Democrats make Corporations that have taken cost write-offs from health care bill testify before them

From Fox News:

The CEOs of some of the country's biggest companies are being summoned to Washington to defend claims that the health care reform law would cost them millions -- a move Republicans say amounts to intimidation.

Democratic Rep. Henry Waxman, chairman of the House Energy and Commerce Committee, on Friday fired off letters to the heads of Caterpillar, Verizon, AT&T and Deere after they and other firms reported that the health care overhaul would dig deep into their bottom lines.

Caterpillar claimed it would raise costs by $100 million in the first year and imperil coverage for its 150,000 employees and retirees. Deere estimated it would raise expenses by $150 million.

Waxman, in his letters, called these estimates a "matter of concern" and said they "appear to conflict with independent analyses" showing the law would lead to a decrease in premium costs for large companies.

Waxman called the CEOs to Washington to testify at an April 21 hearing and requested full documentation from the firms detailing how they arrived at their estimates.

But Republicans said the committee was trying to "bully" companies for speaking out against the legislation. . . .

The expected losses by the companies are likely to be larger than these increased costs that the companies will post.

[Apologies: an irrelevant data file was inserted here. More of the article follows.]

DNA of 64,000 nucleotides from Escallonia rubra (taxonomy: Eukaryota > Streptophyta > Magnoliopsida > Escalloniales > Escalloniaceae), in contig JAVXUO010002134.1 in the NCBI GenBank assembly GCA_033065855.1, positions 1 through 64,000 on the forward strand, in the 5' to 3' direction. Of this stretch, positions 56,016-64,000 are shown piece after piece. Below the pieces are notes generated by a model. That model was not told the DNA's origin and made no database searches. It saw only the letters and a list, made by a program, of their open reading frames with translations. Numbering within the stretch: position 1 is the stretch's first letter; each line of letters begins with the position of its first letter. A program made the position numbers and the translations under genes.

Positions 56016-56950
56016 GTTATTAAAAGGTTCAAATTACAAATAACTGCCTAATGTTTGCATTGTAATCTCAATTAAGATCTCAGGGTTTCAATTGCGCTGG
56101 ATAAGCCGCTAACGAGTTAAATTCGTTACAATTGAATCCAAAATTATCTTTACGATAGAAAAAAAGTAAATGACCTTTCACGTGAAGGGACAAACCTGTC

When Congress approved the Medicare prescription drug program in 2003, it included government incentives for employers to provide drug benefits to retirees so the public system wouldn't be overwhelmed. Employers that provide prescription drug benefits for retirees can receive subsidies covering 28 percent of eligible costs; those subsidies totaled $3.7 billion in 2008.
Under the 2003 law, companies could deduct the entire amount they spent on the drug benefits from their taxable income — including the government subsidy, an average of $665 per retiree.
The health care law signed by President Barack Obama on Tuesday prohibits companies from writing off the subsidies starting in 2011, meaning they will no longer be able to deduct them from their taxable income.
For example, if a company spent $100 on benefits, including a $28 government subsidy, it could write off the full $100 on its taxes under the old rules. The new rules would allow the same company to write off only $72.
The follow-up health care bill to reshape parts of the overhaul would delay the changes until 2013.
As many as 1.5 million to 2 million retirees could lose the drug benefits provided by their former employer because of the tax changes, according to a study by the Moran Company, a health care consulting firm.
James Klein, president of the American Benefits Council, said between 6 million and 7 million retirees currently get the benefits. But the number of companies offering them has been dwindling for years.
Generally, retirees would prefer to stay with prescription drug coverage provided by their companies as opposed to enrolling in a Medicare Part D plan, said Marilyn Moon, a health care economist with the nonpartisan American Institutes for Research. . . .

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